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A world made by the Eight Creators on which to play out their games of passion and power, Paradise is a sprawling, diverse, often brutal place. Men and women live on Paradise as do dogs, cats, ferrets, goats, and horses. But dinosaurs predominate: wildlife, monsters, beasts of burden – and of war. Colossal planteaters like Brachiosaurus; terrifying meateaters like Allosaurus and the most feared of all, Tyrannosaurus rex. Giant lizards swim warm seas. Birds (some with teeth) share the sky with flying reptiles that range in size from batsized insectivores to majestic and deadly Dragons.

Thus we are plunged into Victor Milán’s splendidly weird world of The Dinosaur Lords, a place that for all purposes mirrors 14th century Europe with its dynastic rivalries, religious wars, and byzantine politics…and the weapons of choice are dinosaurs. Where we have vast armies of dinosaur-mounted knights engaged in battle. And during the course of one of these epic battles, the enigmatic mercenary Dinosaur Lord Karyl Bogomirsky is defeated through betrayal and left for dead. He wakes, naked, wounded, partially amnesiac – and hunted. And embarks upon a journey that will shake his world.

Disclaimer: I received an advance copy of this book from a friend. This has in no way affected my review. Dinosaurs.

Dinosaurs on a Richard Anderson cover with a GRRM cover-quote. I feel like reviewing this book is going to be completely redundant.

I first want to note that I have been anticipating this book so highly, and worked so hard to find myself an advance copy to read, because of that cover and its art. I’ve actually done this with a fair number of Tor books, including some without Richard Anderson cover art, and despite the old adage, I do sometimes judge a book by its cover. Cover art is important, and Irene Gallo did a brilliant job commissioning the art on this one. I’m nearly as excited about seeing the art for its sequel (Yes, there will be a sequel!) as I am for the book itself. To everyone who contributes to making these books look so awesome, thank you. And now, back to talking about this book specifically.

Dinosaurs.

The premise is, obviously, what made me pick this book up in the first place. I saw Jurassic Park when I was a kid. I had my dinosaur phase. I’m still having it, if I’m honest. Two little dinosaur figures live on my desk at work, and I went to see Jurassic World right after it came out. I fondly remember the Dinotopia days, and so I’ve been wanting more novels with dinosaurs. Dragons are all fine and good, as are other mythological or otherwise invented beasts, but, perhaps because they were once real, nothing can quite compete with the dinosaurs. Even if this book had had a lousy plot and been otherwise miserable, I would have read it all for the dinosaurs.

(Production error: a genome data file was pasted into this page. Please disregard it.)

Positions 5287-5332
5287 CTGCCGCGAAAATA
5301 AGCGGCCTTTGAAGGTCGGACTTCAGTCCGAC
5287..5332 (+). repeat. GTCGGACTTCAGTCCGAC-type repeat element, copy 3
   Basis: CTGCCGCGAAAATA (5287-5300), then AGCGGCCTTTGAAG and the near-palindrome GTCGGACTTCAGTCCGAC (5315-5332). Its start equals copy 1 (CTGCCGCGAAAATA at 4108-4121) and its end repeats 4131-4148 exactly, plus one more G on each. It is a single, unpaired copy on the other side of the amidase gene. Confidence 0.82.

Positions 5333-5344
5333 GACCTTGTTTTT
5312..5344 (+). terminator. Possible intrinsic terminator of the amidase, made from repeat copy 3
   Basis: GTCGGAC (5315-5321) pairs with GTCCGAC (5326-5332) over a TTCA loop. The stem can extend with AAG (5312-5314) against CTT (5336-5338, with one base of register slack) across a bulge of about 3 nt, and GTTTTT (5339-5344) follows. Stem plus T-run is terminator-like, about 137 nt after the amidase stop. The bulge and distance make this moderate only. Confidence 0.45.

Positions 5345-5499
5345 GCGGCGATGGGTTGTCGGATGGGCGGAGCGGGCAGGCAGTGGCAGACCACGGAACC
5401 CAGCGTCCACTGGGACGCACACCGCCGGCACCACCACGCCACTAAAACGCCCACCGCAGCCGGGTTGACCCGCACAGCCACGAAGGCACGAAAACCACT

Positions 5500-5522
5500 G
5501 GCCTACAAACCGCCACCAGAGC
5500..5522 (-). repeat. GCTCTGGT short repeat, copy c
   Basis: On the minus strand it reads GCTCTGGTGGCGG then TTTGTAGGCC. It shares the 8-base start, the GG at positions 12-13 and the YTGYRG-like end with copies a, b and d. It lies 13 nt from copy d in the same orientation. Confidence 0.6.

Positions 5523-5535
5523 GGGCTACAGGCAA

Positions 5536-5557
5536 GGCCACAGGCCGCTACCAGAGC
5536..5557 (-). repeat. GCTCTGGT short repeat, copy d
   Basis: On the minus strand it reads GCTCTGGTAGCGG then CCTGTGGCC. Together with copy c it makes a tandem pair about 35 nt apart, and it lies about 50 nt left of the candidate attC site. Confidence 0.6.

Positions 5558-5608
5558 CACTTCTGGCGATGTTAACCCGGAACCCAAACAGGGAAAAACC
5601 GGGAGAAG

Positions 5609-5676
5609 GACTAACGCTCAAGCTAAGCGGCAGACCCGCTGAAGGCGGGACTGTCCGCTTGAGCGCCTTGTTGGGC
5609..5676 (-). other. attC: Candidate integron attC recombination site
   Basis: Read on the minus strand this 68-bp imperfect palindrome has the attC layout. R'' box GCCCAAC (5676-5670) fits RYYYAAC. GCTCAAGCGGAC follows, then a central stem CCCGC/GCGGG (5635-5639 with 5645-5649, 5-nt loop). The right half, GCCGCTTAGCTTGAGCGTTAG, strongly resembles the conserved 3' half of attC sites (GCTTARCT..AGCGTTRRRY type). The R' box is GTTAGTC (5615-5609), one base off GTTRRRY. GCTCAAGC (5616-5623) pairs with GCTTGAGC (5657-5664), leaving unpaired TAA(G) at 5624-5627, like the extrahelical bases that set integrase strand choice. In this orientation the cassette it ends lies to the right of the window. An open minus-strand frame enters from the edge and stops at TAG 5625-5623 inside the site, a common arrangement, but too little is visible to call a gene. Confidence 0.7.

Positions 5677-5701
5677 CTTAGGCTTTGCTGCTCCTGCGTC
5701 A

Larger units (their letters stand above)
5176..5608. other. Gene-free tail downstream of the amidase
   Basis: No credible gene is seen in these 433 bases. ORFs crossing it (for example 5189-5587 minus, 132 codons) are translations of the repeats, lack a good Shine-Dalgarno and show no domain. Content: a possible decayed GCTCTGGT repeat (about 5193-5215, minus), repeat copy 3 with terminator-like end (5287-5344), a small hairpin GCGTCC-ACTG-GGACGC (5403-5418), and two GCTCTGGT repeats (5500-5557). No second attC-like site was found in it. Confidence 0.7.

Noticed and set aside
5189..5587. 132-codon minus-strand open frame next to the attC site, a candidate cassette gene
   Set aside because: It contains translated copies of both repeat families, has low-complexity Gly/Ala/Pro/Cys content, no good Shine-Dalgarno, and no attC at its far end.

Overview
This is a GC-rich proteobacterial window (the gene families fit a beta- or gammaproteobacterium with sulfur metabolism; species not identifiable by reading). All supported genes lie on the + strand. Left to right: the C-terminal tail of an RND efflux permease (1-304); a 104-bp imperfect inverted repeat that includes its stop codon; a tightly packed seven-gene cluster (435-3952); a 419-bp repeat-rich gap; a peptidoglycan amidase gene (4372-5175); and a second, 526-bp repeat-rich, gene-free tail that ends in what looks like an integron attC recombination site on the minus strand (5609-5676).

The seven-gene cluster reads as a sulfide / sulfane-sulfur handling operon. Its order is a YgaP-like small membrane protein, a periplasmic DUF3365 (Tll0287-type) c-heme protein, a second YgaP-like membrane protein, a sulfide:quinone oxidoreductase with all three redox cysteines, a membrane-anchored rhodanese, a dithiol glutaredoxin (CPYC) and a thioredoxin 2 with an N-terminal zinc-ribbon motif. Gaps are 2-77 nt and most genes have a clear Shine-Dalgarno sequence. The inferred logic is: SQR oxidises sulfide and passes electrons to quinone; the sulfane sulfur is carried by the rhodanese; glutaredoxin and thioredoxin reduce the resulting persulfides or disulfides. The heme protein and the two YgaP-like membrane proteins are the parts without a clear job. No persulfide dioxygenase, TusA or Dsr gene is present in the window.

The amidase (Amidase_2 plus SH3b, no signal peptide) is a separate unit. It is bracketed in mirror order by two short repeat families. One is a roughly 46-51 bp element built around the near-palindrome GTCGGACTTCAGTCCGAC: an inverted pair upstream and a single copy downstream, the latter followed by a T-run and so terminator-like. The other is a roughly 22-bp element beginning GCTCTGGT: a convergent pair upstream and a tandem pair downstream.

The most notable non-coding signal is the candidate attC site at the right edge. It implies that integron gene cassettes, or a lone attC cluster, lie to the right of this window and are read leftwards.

Dinosaurs.

They’re used quite heavily, too. Figuratively and literally. Milán realizes what a gold-mine he’s sitting on here, and he mines it deeply. He has done an incredible amount of world-building around the dinosaurs, right down to the chapter epigraphs that list the various species and explain their uses and quirks. They pervade the society of the novel, and they’re utterly brilliant. The terremoto (You’ll know what I mean when you read it) is a great example of this.

Dinosaurs.

The rest of the world-building is great as well, and I mean that literally. I really want a map to help me understand exactly what’s going on (The ARC didn’t have one. I’m looking forward to getting my finished hardcover with the maps.). It feels like we simultaneously are, and are not, on a different version of Earth’s Europe. The Spanish influence is incredibly strong here, and it shows in the dual names that many places—and species of dinosaurs—have. One of my favorite examples of this is montañazul, a portmanteau of montaña and azul, which is called in English Blue Mountain.

Dinosaurs.

The plot takes a while to get going, and the first section of the book can be quite confusing. I urge you to stick with it. Once the second section starts, things begin to make a lot more sense, and we quickly settle down into following just a few viewpoints in a nice, linear fashion. While the plot still gets bogged down with the worldbuilding at times, it has a good sense of forward drive and it makes for an engaging book.

Dinosaurs.

Other than the occasional drag of the plot, my biggest complaint is the rape scene. (Warning: There’s a rape scene.) It felt largely unnecessary to the plot. Thankfully, Milán appears, at least for now, to be handling the aftermath much better than some other books I’ve read, and I have hopes that he’ll continue to do so in the next book.

Dinosaurs.

And yes, there will be a next book. If I recall correctly, Milán has said that The Dinosaur Lords is the first in a trilogy, which is the first of a pair of trilogies, and we definitely get glimpses of much larger plots beginning to move in the background of the world. They’re only teased at, however, and you can safely push them to the side and focus on the awesome in the rest of the book, though you may want to pay them more attention if you’re reading this at a later date and lucky enough to be able to pick up The Dinosaur Knights immediately after finishing, as I have a feeling it’ll have a lot more of the large-scale plot in the foreground.